The main announcement made by the ministers Wednesday was that the federal government will be bringing forward legislation to pardon people who have past simple possession charges, though it could be some time before those pardons are granted.
“There is no question that the world is watching Canada,” said Wilson-Raybould, calling it a “progressive” policy step.
She and the other ministers also made sure to caution Canadians about the health and safety concerns that come with this new regime, imploring them not to consume cannabis and drive, and to further educate themselves on the rules and regulations.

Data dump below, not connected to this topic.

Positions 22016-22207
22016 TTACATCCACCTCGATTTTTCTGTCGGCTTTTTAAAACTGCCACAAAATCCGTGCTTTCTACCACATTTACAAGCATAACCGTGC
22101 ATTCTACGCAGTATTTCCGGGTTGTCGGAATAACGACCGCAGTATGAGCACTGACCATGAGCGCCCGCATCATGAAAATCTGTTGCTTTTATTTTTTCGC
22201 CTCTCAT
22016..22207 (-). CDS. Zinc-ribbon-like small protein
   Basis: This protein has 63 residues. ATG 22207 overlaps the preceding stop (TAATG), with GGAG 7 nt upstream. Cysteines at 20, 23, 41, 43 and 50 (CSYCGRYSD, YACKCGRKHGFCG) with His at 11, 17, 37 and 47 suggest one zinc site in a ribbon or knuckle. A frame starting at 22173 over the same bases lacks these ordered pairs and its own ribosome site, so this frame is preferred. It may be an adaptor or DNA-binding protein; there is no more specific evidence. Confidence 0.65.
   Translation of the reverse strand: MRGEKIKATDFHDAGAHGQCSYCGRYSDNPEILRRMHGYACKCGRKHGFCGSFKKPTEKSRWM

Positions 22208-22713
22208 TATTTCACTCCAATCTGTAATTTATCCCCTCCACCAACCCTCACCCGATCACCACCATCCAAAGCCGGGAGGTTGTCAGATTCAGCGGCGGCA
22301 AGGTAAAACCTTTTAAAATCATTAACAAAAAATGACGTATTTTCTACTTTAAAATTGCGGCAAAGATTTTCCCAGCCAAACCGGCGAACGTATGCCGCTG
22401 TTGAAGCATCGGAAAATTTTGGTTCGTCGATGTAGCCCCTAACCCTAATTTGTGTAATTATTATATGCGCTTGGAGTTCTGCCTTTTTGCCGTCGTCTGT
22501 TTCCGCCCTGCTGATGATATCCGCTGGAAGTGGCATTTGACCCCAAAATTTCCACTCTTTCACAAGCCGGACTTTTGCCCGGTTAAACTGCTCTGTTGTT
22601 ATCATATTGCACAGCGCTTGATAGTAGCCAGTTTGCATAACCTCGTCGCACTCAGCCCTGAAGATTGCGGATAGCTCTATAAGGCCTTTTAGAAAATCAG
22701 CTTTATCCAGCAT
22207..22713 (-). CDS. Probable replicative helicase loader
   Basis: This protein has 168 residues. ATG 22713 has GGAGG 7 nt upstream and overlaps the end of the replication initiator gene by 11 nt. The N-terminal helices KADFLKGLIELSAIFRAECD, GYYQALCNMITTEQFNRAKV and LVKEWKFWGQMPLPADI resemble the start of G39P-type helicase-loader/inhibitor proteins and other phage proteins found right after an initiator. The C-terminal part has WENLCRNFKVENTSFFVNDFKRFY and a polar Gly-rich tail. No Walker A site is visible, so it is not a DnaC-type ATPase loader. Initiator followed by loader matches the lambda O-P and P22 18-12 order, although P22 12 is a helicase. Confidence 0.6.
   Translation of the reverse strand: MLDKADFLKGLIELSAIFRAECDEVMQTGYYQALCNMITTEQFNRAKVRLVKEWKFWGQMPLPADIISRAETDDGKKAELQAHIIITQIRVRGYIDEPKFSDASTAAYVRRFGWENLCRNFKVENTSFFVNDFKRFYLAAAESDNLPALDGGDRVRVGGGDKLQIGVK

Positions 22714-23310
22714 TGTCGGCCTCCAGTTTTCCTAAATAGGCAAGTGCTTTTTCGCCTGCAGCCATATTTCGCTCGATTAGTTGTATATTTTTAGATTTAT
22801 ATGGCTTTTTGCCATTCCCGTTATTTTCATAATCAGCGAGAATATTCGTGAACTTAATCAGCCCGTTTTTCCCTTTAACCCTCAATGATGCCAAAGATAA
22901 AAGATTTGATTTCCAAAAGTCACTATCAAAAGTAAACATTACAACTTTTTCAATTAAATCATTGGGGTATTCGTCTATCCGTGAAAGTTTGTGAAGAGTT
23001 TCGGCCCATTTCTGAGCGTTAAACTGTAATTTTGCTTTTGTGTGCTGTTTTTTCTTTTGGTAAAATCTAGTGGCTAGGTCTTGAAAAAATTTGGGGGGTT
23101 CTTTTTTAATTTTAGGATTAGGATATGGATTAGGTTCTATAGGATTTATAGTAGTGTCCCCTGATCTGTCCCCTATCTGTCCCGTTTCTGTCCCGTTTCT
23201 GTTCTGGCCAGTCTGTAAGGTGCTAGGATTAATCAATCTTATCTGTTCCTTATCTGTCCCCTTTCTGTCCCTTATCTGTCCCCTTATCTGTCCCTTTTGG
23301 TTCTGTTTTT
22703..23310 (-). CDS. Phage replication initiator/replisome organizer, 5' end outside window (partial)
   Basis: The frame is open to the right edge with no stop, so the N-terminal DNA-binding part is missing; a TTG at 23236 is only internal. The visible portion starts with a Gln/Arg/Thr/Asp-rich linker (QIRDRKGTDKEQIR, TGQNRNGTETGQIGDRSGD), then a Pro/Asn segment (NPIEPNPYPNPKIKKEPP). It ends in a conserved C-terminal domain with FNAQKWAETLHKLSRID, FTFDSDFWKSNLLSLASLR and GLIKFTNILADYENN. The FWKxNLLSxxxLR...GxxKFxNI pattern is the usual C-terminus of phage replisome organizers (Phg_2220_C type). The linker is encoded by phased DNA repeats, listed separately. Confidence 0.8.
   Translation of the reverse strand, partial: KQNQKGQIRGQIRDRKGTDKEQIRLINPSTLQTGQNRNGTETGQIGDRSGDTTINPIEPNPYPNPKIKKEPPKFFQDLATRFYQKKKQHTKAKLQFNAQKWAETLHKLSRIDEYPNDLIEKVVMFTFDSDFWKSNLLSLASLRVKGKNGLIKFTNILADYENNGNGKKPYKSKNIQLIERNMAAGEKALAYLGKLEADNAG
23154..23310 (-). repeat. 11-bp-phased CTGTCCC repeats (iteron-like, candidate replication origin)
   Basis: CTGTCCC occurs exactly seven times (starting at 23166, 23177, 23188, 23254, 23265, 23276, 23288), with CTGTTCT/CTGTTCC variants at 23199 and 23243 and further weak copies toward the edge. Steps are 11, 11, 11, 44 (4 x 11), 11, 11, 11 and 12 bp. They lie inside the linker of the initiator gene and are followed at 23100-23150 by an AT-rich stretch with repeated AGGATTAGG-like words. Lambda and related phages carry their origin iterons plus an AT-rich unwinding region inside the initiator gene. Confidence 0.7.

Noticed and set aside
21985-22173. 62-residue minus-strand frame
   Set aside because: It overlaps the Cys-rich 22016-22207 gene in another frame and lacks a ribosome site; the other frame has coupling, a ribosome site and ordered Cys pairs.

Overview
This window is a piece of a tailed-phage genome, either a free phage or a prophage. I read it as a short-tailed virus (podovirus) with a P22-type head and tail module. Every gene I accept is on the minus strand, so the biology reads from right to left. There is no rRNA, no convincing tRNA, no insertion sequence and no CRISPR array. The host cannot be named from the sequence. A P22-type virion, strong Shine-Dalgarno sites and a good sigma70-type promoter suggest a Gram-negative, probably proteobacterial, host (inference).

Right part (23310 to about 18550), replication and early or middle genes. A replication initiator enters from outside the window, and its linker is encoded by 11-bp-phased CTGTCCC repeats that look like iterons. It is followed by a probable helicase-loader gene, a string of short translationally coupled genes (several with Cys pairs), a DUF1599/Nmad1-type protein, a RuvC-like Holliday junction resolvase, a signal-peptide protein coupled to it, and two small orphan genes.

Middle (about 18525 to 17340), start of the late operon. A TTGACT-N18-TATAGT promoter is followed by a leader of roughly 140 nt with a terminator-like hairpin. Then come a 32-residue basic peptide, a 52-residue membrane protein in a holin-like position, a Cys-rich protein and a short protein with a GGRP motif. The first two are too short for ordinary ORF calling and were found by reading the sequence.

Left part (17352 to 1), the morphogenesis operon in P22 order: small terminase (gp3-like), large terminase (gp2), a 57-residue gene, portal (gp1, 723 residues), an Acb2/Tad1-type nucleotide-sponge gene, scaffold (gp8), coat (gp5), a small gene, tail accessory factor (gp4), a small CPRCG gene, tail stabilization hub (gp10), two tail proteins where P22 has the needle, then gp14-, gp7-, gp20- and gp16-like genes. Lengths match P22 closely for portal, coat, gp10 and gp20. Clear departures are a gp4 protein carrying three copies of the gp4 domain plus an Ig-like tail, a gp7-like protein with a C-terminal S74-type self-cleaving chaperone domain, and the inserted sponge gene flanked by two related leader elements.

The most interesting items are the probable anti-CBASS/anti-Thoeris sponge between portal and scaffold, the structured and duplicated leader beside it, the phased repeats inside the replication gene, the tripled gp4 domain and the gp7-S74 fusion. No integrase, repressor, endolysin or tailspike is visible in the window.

The ministers also made clear that there will be more work ahead as the country transitions to legalization. Among what’s left: regulations for edibles, and approving more drug-detecting devices.
Political risk, wide-spanning critique
Goodale was asked about the politics of legalizing marijuana, with the next federal election nearly a year way. He said the Liberals’ move to legalize marijuana has been “broadly supported” by Canadians.
“We have gone, as you know, to extraordinary lengths to engage all Canadians in the conversation about how to change the law and bring us to the point where we are today,” Goodale said.
Conservative Leader Andrew Scheer said Canada will soon see the consequences of what he considers a “rushed” rollout in the name of an “artificial political deadline.”